Recently, while I was switching jobs, I went through my erstwhile employment contract and the engagement letter to analyse what are the real-life implications of my resignation. Sadly, due to lack of legal understanding, I could not claim my bonus based on the agreement.
I realised I had to know how to draft a resignation letter! However, the rest of the process was still unclear to me as an employee. This goes to show how clueless even a lawyer can be sometimes. In my defense, I was just excited to get my first job and went through the agreement for vulnerabilities. But I at that time did not think through about the implications of my resignation. There is no justification for my ignorance, even being a rookie.
Turns out that my employment agreement had made it binding for me to serve a notice period of three months before leaving the job. Imagine staying in a position you have formally given up on! It is not easy.
I had to either pay an equivalent of three month’s salary or serve the notice period. I, like many, had not thought through while signing the employment terms. But my ignorance had come back to bite me! Thankfully there was no non-compete or non-solicitation clauses; otherwise, I would have been restricted from working in the same industry for a while.
While I wait for my full and final settlement payment which has been due for over a month, I figured why not find out more about employment and labour laws. I have again signed a contract, which was one-sided. Who knows what I need to know this time around?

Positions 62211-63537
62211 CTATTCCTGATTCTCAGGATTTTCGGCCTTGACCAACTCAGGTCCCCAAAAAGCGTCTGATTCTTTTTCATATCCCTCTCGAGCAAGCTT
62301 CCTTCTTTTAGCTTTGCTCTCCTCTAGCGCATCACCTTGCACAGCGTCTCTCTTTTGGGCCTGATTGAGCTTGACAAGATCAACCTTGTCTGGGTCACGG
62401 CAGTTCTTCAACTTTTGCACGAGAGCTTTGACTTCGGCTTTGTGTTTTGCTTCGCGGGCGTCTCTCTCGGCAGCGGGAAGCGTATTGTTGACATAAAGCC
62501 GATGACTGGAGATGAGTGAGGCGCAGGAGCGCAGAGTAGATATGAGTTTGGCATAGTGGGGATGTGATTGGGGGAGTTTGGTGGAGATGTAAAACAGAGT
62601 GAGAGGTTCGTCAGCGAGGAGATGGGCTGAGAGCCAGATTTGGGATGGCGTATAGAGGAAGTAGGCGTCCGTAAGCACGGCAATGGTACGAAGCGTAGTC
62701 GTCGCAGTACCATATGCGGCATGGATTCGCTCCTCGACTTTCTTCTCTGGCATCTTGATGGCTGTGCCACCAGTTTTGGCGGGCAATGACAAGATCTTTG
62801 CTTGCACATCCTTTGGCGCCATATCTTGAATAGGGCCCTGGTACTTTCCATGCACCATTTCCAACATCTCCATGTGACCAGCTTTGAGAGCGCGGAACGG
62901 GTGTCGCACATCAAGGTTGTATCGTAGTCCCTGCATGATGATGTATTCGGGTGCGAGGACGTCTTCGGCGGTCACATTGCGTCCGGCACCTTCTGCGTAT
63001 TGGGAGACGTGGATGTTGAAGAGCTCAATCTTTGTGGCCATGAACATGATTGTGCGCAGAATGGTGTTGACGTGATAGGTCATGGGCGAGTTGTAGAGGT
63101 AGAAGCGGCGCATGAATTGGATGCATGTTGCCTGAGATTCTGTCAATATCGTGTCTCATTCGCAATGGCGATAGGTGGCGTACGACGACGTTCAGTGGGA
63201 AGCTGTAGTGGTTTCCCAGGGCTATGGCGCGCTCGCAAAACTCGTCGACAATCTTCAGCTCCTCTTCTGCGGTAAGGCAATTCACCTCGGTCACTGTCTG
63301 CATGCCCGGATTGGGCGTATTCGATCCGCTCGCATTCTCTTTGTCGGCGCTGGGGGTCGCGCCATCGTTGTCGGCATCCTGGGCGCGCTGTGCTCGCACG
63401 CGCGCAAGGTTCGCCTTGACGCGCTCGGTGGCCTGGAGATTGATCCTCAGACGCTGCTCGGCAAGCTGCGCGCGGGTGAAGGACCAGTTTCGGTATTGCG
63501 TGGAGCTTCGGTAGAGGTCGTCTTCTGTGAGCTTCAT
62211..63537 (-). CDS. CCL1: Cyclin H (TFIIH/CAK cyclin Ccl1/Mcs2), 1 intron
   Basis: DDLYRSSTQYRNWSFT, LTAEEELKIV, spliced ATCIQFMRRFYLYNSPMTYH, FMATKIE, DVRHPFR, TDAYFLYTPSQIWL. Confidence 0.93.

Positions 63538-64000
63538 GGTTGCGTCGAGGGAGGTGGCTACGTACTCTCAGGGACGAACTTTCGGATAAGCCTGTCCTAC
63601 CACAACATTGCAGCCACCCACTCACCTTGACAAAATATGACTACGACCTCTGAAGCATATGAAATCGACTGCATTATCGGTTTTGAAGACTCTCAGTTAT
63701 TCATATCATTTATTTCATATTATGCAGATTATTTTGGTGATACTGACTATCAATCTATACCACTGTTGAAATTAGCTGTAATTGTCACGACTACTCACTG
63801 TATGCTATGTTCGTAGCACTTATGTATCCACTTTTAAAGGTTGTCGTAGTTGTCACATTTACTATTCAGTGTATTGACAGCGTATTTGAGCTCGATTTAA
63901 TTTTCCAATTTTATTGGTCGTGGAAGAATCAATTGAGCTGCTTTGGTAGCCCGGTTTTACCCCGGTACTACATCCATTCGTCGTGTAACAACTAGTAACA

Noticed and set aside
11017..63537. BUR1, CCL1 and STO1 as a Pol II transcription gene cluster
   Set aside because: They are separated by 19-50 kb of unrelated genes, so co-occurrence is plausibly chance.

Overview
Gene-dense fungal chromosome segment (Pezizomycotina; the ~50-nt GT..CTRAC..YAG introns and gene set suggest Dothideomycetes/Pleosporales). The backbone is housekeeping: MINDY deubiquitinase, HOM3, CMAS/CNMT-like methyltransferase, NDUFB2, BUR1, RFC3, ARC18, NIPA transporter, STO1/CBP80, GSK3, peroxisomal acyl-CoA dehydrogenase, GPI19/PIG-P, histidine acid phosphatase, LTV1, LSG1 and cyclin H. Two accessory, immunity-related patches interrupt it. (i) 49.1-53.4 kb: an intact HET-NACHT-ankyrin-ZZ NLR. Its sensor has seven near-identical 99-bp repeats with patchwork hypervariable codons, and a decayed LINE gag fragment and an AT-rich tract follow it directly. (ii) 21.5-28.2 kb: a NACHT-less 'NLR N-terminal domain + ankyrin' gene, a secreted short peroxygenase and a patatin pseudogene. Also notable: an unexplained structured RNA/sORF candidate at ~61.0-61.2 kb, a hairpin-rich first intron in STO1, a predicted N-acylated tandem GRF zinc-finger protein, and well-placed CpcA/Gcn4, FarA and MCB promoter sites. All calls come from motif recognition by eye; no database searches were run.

To say there is no method to this madness is untrue. There are laws and regulations in place which are to be adhered to. What all don’t I know? I have never paid much attention to the labour laws, and my rights or claims thereof. I mean, I did do that one semester (or two?) in college, but I don’t remember much of it.
I thought I would put down my papers and after three months, I will be free. But was I wrong or what? Turns out there are ‘inner mechanisms and protocols in place to facilitate a successful transition’. Not my words, it is a direct quote from my Human Resource Manager. As a lawyer, am trained to read between the lines, but this was a no-brainer. I had to fulfil and do a set of things before attaining freedom.